The breeding numbers of gray herons have been continuously monitored by the British Trust for Ornithology (BTO) since 1928. This makes it the longest record of any British bird. The Covid-19 restrictions imposed in early 2020 meant that many surveyors were unable to visit occupied Heronries across the UK, disrupting this long-term study.
2020 will be remembered for the impact Covid-19 had on all aspects of our lives and, unfortunately, for the much more personal impact the virus had on many families. The BTO’s Heronries census could not escape the effects of Covid-19, although the first lockdown came into effect in late March 2020 at a time when some Heronries census volunteers had already completed one or more visits to the breeding colonies. The first lockdown meant that in 2020, visits could not be made during the main survey period in April.
Gray Heron, Copyright Richard Stonier, from the Surfbirds Galleries
Information was received from 485 locations, the lowest number since 2001, when the survey’s survey was interrupted by the foot-and-mouth disease outbreak. In 2020, a total of 3,224 apparently occupied nests were counted, about half the number in 2019. The historical results of the census show that storms can affect the heron numbers. It will therefore be interesting to see how the cold snap in February 2021 affected them.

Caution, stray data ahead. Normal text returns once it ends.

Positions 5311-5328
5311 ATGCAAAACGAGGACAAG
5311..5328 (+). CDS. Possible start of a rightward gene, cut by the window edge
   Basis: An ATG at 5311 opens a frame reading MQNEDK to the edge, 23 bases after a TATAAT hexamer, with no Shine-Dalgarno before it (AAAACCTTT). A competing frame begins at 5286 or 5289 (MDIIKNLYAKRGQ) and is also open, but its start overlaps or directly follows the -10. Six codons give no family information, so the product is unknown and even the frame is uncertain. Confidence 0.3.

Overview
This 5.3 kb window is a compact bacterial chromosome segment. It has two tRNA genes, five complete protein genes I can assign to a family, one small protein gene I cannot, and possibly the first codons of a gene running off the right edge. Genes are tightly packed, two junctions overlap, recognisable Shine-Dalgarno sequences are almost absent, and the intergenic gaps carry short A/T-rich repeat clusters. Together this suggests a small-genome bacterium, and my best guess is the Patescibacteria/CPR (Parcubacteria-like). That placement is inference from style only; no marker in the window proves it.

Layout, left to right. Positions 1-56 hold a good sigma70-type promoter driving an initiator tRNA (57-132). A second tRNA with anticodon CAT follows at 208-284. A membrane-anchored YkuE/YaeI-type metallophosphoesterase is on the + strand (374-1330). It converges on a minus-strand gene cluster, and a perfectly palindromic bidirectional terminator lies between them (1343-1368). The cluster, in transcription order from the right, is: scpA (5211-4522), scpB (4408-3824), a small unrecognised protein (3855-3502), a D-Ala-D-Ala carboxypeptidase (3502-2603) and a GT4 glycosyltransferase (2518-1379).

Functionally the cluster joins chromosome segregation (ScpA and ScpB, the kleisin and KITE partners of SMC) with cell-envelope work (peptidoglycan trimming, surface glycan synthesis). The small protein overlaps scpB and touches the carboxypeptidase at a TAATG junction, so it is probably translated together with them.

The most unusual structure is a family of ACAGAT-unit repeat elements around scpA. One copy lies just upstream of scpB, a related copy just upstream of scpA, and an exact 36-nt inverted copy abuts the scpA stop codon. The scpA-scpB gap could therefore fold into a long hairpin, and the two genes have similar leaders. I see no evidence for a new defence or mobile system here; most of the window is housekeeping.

Although the Heronries census will be conducted in 2021 (as of today), coverage is likely to be reduced again due to Covid-19 and ongoing lockdown rules across the UK. We may therefore have to wait until the spring of 2022 for our gray herons to be back with their heronries before we can get a full picture of the majority of British heronries.
Ian Woodward, Heronries Census Organizer at the BTO, said, “The 2018 ‘Beast from the East’ showed a relatively small impact on our herons, at least when compared to past winters with much longer storms. If enough survey visits can take place in 2021, we expect the effects of the cold snap in February to be noticeable in our trend data, but also to be relatively minor. It is thanks to the continued commitment of our volunteers that we have such a fantastic long-term data set recording the ups and downs of this enigmatic bird. “
The BTO Heronries Census monitors several other colonial breeding birds, including the recently established little egret and the white heron’s first attempts at heron.